Reply
 
Thread Tools Search this Thread Display Modes
 
Old 06-10-2019, 09:26 AM   #41
Guru
 
psneeld's Avatar
 
City: Ft Pierce
Vessel Name: Freedom
Vessel Model: Albin 40
Join Date: Oct 2011
Posts: 23,668
Seems like everyone is right...maybe that's a clue....


But where are the traditional oil is cheap and clean oil never hurt an engines guys this go around? I like every opinion under the sun with proof their theory is better.


Also where are the "my buddy never changed the oil in his Toyota corolla for 300,000 miles"...where are those guys?
__________________
Advertisement

psneeld is offline   Reply With Quote
Old 06-10-2019, 09:37 AM   #42
Guru
 
Nomad Willy's Avatar
 
City: Concrete Washington State
Vessel Name: Willy
Vessel Model: Willard Nomad 30'
Join Date: Oct 2007
Posts: 18,114
After reading the Cox Engineering link I ask;

Does any marine engine manufacturer recommend using synthetic lube oil?
__________________

__________________
Eric

North Western Washington State USA
Nomad Willy is offline   Reply With Quote
Old 06-10-2019, 10:15 AM   #43
Technical Guru
 
Ski in NC's Avatar
 
City: Wilmington, NC
Vessel Name: Louisa
Vessel Model: Custom Built 38
Join Date: Jan 2014
Posts: 6,179
Quote:
Originally Posted by Nomad Willy View Post
After reading the Cox Engineering link I ask;

Does any marine engine manufacturer recommend using synthetic lube oil?
MAN high performance common rail engines require synthetic, at least the models I am familiar with. And I think only some syn oils meet the spec, so
kind of limited selection. Expensive oil changes!!

As far as I know, no others require it.

If I ran a high performance engine, and ran it hard, I probably would use syn whether they recommended it or not. Piston temps get pretty high on those when run hard and dino oil may (will) coke.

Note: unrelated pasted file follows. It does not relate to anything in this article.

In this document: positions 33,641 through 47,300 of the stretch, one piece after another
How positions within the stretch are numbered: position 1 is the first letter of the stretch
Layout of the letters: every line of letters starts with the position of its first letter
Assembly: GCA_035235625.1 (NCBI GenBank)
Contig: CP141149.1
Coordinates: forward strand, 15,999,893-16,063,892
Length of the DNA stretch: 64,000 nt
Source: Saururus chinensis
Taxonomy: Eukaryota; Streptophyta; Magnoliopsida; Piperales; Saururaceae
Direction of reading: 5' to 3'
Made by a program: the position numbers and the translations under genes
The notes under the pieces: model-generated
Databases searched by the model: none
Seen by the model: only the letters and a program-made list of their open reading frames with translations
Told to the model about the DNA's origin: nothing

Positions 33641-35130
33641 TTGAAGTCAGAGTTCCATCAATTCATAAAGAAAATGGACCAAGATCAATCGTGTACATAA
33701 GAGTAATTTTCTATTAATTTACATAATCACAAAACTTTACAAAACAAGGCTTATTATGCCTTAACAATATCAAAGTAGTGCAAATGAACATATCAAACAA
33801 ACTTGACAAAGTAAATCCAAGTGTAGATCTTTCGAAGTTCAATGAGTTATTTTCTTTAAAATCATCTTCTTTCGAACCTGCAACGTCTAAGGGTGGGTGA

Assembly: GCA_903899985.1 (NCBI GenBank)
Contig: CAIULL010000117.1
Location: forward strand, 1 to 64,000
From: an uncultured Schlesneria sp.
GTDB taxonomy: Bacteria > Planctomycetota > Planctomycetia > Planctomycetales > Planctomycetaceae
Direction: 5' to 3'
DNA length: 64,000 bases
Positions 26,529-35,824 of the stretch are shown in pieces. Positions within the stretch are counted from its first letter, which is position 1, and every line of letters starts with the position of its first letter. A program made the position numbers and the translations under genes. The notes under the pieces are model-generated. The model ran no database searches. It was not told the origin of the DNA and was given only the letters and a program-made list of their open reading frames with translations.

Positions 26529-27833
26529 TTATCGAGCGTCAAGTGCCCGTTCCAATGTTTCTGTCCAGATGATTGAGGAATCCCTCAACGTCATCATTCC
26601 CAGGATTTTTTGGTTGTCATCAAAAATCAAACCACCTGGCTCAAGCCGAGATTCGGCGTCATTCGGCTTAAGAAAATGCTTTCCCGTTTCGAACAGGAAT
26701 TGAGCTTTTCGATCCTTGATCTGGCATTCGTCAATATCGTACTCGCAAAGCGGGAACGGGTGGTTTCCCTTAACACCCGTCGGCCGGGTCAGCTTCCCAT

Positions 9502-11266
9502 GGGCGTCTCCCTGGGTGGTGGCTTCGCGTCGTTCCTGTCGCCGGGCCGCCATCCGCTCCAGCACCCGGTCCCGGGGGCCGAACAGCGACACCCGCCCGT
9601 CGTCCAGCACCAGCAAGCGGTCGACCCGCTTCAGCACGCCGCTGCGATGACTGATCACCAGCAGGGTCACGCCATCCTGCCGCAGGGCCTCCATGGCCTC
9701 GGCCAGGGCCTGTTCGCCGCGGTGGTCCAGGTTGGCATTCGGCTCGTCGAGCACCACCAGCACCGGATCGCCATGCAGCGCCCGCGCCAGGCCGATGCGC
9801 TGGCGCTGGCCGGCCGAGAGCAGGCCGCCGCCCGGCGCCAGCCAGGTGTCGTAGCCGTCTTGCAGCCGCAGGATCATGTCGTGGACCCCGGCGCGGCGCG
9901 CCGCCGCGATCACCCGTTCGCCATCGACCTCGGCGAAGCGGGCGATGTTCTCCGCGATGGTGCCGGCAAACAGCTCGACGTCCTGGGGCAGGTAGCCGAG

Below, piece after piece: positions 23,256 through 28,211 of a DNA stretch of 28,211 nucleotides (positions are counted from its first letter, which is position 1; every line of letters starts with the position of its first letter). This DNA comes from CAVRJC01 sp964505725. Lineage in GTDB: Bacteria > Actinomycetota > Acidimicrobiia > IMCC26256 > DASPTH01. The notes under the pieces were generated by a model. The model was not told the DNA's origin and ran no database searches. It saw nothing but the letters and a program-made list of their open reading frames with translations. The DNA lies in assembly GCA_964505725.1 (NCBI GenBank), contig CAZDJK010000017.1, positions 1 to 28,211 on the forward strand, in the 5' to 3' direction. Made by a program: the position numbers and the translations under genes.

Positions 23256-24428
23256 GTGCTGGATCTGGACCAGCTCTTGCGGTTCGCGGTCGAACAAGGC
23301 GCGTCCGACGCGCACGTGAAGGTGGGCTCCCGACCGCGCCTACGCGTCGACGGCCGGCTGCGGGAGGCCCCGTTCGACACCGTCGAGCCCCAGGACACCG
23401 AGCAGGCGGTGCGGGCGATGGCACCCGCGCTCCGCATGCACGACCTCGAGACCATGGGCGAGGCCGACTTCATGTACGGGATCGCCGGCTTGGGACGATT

Run easy, don't see much benefit.
Ski in NC is offline   Reply With Quote
Old 06-10-2019, 10:26 AM   #44
Guru
 
Nomad Willy's Avatar
 
City: Concrete Washington State
Vessel Name: Willy
Vessel Model: Willard Nomad 30'
Join Date: Oct 2007
Posts: 18,114
In post #37 catalinajack wrote;

“An oil's viscosity rating, 15W-40 for example, only tells part of the story. The 15W number is the rating at 104 degrees. The 40 number is the rating at 212 degrees. At lower temperatures, synthetics do, in fact, pour more freely than do conventional oils despite the nominal SAE rating. It has to do with the molecular structure of the oil. Take a look at the YouTube video I attached. It was a demo performed by Shell Oil. It says all you need to know. Last I knew Shell sells synthetics and conventional so this demo holds no bias. There is a place for both types. Now don't go crazy when you see that the test was done at a temp of -40 degrees. There is a significant difference in pour characteristic at all cold temps. That is why synthetics are better at mitigating cold start-up wear at any temperature as they flow to the internals faster than synthetics. Now, the old wives tale is that 90% of engine wear occurs at start-up and warm-up. If one accepts that synthetics flow better than conventional at any temperature, one must conclude that any engine wil last longer using synthetics.”

When I bought my new Mitsu engine I got several oil filters from the engine supplier. Used then and was amazed that my horizontal mounted filter didn’t pour oil out of the filter when removing the filter. I’ve discovered that there was a check valve in the filter that kept the oil in the filter.
Since I used the last of the original filters I started buying filters from NAPA. Those filters do not have the check valve inside and as soon as I unscrew the filter more than a cup of oil comes gushing out.